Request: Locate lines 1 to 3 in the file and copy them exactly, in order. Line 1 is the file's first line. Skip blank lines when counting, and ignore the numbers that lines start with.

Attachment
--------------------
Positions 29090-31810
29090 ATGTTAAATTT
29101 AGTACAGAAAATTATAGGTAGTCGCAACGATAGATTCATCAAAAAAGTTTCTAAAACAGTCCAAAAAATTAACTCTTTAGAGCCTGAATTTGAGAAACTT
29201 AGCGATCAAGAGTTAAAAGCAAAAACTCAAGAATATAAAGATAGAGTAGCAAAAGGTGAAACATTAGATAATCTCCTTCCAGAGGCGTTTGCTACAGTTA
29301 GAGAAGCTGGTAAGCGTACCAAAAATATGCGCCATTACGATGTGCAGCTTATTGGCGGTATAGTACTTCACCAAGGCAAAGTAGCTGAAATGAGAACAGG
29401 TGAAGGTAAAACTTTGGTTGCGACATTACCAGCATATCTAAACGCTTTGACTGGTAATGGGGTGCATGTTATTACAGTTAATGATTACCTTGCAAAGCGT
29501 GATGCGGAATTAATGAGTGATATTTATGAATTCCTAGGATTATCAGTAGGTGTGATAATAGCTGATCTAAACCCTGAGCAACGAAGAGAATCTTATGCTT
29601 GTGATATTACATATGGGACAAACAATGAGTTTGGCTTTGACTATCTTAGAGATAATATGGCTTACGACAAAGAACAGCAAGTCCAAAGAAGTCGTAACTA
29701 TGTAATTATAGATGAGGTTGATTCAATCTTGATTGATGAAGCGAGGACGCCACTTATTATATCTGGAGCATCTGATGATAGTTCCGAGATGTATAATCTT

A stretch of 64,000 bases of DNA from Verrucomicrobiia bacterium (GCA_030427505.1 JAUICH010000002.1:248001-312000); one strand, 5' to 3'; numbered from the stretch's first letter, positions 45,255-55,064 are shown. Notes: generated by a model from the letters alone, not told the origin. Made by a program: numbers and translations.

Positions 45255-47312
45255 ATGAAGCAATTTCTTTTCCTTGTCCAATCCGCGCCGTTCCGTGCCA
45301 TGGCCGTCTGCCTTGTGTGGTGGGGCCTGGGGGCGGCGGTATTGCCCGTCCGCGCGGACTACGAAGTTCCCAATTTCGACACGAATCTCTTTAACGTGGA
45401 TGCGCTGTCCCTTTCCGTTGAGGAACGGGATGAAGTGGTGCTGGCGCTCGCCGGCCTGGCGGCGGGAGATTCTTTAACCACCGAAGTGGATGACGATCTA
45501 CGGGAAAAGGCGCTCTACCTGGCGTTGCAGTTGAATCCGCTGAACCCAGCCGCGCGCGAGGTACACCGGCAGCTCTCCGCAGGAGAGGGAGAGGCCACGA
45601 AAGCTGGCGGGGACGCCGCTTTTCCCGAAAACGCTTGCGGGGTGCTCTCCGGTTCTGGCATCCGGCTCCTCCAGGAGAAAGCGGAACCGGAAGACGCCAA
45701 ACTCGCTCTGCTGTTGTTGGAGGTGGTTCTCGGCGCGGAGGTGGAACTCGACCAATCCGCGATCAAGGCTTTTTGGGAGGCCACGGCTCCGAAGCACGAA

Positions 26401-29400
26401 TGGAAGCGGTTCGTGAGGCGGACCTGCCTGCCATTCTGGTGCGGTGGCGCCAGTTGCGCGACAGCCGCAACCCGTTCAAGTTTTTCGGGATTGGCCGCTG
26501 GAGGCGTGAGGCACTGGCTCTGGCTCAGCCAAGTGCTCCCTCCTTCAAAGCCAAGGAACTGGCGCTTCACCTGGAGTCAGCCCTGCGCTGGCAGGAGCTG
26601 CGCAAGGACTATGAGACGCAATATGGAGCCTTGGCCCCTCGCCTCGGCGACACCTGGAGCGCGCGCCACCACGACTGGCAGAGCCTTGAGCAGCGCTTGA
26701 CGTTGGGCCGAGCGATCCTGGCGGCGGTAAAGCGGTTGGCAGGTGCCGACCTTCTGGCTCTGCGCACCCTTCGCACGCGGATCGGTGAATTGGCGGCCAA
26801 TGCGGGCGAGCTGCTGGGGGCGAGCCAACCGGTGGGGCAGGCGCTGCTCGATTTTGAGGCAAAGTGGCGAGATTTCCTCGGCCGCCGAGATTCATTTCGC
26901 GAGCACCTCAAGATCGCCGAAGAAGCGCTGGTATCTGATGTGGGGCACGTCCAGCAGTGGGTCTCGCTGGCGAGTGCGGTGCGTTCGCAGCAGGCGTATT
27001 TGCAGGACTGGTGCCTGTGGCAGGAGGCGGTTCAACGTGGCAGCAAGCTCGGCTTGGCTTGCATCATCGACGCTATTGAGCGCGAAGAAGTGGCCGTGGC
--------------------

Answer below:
Positions 29090-31810
29090 ATGTTAAATTT
29101 AGTACAGAAAATTATAGGTAGTCGCAACGATAGATTCATCAAAAAAGTTTCTAAAACAGTCCAAAAAATTAACTCTTTAGAGCCTGAATTTGAGAAACTT